So is Run 8 worth $50? Well, the answer to that is of course a subjective one but to clarify, the $50 is for the base portion of the simulator as found on the Run 8 Studios website (as of this writing). For additional trainsets and routes the sim will cost you more (between $10-$40 for each one). However, if you find that you really enjoy trains (particularly from the U.S.) and are seeking a realistic operational open world train simulation and can overlook some not-so-good graphical renditions, than starting with the Run 8 base sim might just wet your whistle! Just be prepared to have loads of fun and want to buy those addons!


RUN 8 Studios

Train Sim World

Find out what hope looks like

DISCLAIMER: This review if from personal experience with the simulator and not affiliated with Run 8 Studios

image source: images are in-game screenshots

The Legend of the Lone Ranger board game needs a remake

LR_game

1. Remake – this game deserves to be brought back and remade for kids and adults to enjoy once again

2. Video game – this game would be fun as an action-packed video game

3. Nostalgia – this game brings back memories; it was a great piece of the past for many kids like me

4. Family Fun – pure and simple this game is fun

5.  You play as a Hero – Playing as the Lone Ranger and Tanto you are the Hero and this world needs more heroes

Red Dead Redemption 2 on PC Review Discrepancy and Crashes – Is Rockstar getting a pass?

Red Dead Redemption 2 on PC is the latest game released by Rockstar which apparently has some mixed ratings. Of course the game was released earlier on console and the game received mostly overwhelming positive feedback.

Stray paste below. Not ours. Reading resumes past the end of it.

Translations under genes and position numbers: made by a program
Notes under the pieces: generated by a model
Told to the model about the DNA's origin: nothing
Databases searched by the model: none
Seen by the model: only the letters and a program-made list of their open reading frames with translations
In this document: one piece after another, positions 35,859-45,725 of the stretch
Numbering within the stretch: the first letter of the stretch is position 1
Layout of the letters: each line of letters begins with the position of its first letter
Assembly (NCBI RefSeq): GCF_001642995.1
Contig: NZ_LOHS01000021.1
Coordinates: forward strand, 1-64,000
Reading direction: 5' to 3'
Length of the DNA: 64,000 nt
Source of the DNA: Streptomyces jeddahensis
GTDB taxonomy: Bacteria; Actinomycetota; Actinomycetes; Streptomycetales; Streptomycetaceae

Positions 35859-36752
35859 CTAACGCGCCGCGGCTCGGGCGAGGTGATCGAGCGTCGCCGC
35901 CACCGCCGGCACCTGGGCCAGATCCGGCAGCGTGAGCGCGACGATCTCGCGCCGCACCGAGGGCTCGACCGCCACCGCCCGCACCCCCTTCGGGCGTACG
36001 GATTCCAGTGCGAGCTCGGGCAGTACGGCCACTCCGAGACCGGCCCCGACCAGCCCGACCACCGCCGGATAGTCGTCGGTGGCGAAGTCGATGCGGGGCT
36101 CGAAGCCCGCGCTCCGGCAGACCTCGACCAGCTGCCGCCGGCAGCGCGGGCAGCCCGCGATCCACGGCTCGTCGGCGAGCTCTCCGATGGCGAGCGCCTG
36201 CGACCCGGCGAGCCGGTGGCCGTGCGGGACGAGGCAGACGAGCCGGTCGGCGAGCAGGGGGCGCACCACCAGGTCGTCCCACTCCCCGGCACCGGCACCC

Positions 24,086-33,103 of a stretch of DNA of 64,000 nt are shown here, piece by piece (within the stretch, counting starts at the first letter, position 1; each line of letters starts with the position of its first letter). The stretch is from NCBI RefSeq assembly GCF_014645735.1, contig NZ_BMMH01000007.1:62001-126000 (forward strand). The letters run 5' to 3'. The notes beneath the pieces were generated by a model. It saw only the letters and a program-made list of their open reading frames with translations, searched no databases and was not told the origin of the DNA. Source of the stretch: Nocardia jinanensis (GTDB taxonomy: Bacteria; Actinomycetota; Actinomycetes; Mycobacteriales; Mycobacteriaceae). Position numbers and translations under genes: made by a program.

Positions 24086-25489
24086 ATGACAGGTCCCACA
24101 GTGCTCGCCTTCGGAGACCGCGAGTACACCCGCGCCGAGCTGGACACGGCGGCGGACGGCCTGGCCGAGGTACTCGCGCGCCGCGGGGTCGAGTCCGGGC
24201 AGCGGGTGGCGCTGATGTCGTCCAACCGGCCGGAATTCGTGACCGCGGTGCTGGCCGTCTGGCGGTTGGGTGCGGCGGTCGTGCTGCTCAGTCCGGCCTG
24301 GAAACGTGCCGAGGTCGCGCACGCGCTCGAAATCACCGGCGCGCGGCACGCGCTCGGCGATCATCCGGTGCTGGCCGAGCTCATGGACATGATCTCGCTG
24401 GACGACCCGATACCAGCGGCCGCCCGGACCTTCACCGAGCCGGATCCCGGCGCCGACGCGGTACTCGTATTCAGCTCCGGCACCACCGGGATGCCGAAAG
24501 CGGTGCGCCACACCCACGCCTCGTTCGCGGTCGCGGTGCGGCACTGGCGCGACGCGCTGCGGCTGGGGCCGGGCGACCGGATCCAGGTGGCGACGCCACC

metacritic score 92 
User score 3.7 (out of 10)

Now in 2019, RDR 2 is ready for the computer but not without some apparent trouble. Metacritic reviews shows a general critic score of 92 (as of this post) but among users the game gets general unfavorable score—a 3.7 (out of 10). Players have apparently experienced launch crashes, freezing and generally overall poor optimization. And all this from a developer that isn’t new at making games.

Sure Rockstar will most likely sort out the problems with the game but I can’t help but wonder why the game wasn’t beta tested before official release on PC? It was first beta tested first, right? I don’t know officially for sure but I’m can’t imagine a big bad game developer like Rockstar or any for that matter not testing their game before final release. And yet I do find it odd that a startup crash would occur on so many high end gaming PC’s from the get-go without a mention of it from Rockstar. Frontier had a similar experience in September with Elite Dangerous and it went so poorly they decided to scrap their December update until later in 2020 and even revamp how they test the game.